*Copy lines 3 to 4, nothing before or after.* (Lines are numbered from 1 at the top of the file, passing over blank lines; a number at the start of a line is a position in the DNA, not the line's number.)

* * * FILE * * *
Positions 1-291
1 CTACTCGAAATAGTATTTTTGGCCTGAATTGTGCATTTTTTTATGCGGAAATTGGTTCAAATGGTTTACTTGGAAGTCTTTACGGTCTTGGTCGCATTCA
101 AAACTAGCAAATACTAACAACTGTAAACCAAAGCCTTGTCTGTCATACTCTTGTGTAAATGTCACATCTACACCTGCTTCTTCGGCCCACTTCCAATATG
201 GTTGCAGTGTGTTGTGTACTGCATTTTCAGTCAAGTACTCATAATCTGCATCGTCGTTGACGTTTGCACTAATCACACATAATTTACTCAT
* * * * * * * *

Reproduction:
101 AAACTAGCAAATACTAACAACTGTAAACCAAAGCCTTGTCTGTCATACTCTTGTGTAAATGTCACATCTACACCTGCTTCTTCGGCCCACTTCCAATATG
201 GTTGCAGTGTGTTGTGTACTGCATTTTCAGTCAAGTACTCATAATCTGCATCGTCGTTGACGTTTGCACTAATCACACATAATTTACTCAT